Social media can inspire action on and offline

Social media platforms like Facebook and Twitter have the potential to reach thousands of people in a few hours, and help raise crucial awareness around cancer-related causes.

How do you motivate someone to join a bone marrow registry on the off-chance that their stem cells are a genetic match for a stranger with leukaemia? How about getting hundreds of people to do the same within just a few weeks?

For Matthew MacDonald and Andrew Melck, two graduates in their twenties who were recently diagnosed with leukemia – social media was the answer. In association with The Sunflower Fund, they set out to find genetic donor matches via social media channels, including a Facebook page called Angels for Andrew, and a purpose-built website, the MacAttack Challenge. The two popular young men teamed up on events like pirate-themed donor drives, and used an online hash tagging device on Facebook and Instagram to make key messages about their campaign searchable on the internet.

Awareness about leukaemia spread throughout the country as the MacAttack Challenge and Angels for Andrew gained traction on and offline. Compatible stem cell donors were soon found for MacDonald and Melck, against incredible odds. Both men are currently being prepared for stem cell transplants.

Social media is a vital tool in The Sunflower Fund’s mission to educate and register stem cell donors, says Michal Turner, who manages the organisation’s social media platforms. “We craft all our campaigns and social posts to raise awareness and educate the general public.”

But what about leukaemia patients with fewer friends – both inside and outside Facebook networks? “Success stories are usually linked to a specific patient,” says Turner. “We always need to communicate to the general public that you may be motivated by a specific patient, but you need to join understanding that you need to be available for whoever you match.” The organisation’s main goal is to grow the registry, but any online engagement is beneficial, says Turner, even if it means that people spread the message online but are not able to register as a donor.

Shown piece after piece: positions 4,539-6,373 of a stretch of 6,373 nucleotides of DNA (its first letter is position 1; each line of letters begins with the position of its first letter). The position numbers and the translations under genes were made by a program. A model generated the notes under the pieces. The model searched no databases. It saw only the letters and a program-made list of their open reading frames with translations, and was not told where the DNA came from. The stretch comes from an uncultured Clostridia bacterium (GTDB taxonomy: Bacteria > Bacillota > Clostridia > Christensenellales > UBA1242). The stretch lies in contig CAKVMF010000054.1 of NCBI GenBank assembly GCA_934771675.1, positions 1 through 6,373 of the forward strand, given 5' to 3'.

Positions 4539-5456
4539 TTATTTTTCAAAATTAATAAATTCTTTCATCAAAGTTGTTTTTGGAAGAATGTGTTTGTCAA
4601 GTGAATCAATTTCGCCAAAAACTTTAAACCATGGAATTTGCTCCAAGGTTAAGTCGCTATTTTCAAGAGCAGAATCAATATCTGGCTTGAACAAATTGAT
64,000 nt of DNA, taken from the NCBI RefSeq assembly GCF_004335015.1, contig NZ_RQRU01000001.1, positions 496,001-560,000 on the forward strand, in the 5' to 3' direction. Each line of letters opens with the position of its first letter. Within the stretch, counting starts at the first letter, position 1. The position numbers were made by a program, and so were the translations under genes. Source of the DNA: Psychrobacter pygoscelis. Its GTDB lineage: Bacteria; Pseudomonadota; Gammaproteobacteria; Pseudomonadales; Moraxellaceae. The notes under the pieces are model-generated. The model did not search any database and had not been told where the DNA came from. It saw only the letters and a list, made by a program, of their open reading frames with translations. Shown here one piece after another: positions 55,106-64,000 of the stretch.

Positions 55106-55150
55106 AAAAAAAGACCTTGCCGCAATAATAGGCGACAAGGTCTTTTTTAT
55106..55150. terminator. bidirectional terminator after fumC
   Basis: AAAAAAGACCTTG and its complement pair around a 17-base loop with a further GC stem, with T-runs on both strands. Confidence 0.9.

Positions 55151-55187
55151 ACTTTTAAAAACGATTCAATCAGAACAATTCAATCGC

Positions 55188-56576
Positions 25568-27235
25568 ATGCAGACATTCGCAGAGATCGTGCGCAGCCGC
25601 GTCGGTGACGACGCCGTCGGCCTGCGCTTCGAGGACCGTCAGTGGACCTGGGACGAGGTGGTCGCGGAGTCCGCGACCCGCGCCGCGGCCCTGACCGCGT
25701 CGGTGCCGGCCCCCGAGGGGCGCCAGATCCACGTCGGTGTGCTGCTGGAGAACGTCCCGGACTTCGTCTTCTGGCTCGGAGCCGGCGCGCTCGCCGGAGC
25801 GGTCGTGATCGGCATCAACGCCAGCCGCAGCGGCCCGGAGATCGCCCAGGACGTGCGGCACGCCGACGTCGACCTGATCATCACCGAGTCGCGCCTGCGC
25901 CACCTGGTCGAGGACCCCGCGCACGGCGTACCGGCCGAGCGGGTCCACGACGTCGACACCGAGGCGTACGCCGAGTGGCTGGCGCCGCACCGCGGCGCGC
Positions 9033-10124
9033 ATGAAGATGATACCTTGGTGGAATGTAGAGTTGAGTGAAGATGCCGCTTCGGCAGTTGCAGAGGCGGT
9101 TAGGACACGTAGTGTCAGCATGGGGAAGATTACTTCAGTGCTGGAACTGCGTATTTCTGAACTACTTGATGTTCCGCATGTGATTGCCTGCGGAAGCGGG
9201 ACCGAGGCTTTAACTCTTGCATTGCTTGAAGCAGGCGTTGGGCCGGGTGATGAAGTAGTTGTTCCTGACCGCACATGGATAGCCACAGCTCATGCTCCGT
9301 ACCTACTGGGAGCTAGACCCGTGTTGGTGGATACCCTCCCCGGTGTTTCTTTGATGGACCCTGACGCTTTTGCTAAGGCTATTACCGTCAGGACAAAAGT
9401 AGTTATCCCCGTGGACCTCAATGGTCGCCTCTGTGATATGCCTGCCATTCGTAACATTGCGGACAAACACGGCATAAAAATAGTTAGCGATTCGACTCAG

Cancer.vive is another organisation that is increasingly leveraging social media in its awareness campaigns. “Our reach has really jumped,” says CEO, Janie Du Plessis. Cancer.vive PR value has gone from an estimated R15-20 million per year on average to around R100 million since social media became part of their marketing plan.

January 2016 figures put the world’s active social media users at 2.3 billion – that is a lot of potential donors and supporters. But for Cancer.vive and other similar initiatives, inspiring people to action is the next, vital step in online engagement. Cancer.vive’s most popular event involves a 2 000 kilometre motorbike journey across South Africa to raise awareness about cancer. The annual Cancer.vive Awareness Rally which runs in September aims to inform and empower communities across South Africa about cancer survival by driving home the importance of early detection and appropriate treatment.

“We’ve started involving other projects as Cancer.vive has grown”, says the organisation’s CEO, Janie Du Plessis. Training doctors and nurses in local clinics and addressing the stigmas that often go with cancer are some of the offshoots from the all-popular motorbike journey.

“The magic of it is you have to qualify to belong to Cancer.vive. If you want to be a volunteer and make a difference, you’ve got to raise R25 000 in cash – and if you do that, you can join.”

Cancer.vive has a dedicated digital and social media team who intensify their efforts as the motorbike rally approaches each year. People Living with Cancer – the umbrella organisation under which Cancer.vive belongs – has taken an aggressive approach to social media in recent years, says Du Plessis.

Not everyone wants to travel 2 000 kilometres on a motorbike to do their bit for cancer awareness, of course. “There are toll-free helplines that people offer to staff after hearing about them through social media. We have the advocates, the carers, the awareness raisers… They all come through social media. We only have four employees.”

“Social media has tremendous potential for education and awareness-raising,” says Dr Ernst Marais, COO of ICON, we promote a holistic approach to the cancer journey including building psychosocial support networks for patients. Our Facebook page and social media presence aims to support and amplify campaigns such as Cancer.vive and the Sunflower Fund, as well as for offering patient support and encouragement.

“We find that Facebook is increasingly becoming a platform for providing support to cancer patients and their families,” says Marais. “Creating and maintaining momentum within a social media campaign requires a fair amount of investment – in terms of both time and money. But there’s no doubt that, when utilised well, social media can be a cost-effective tool with enormous reach.”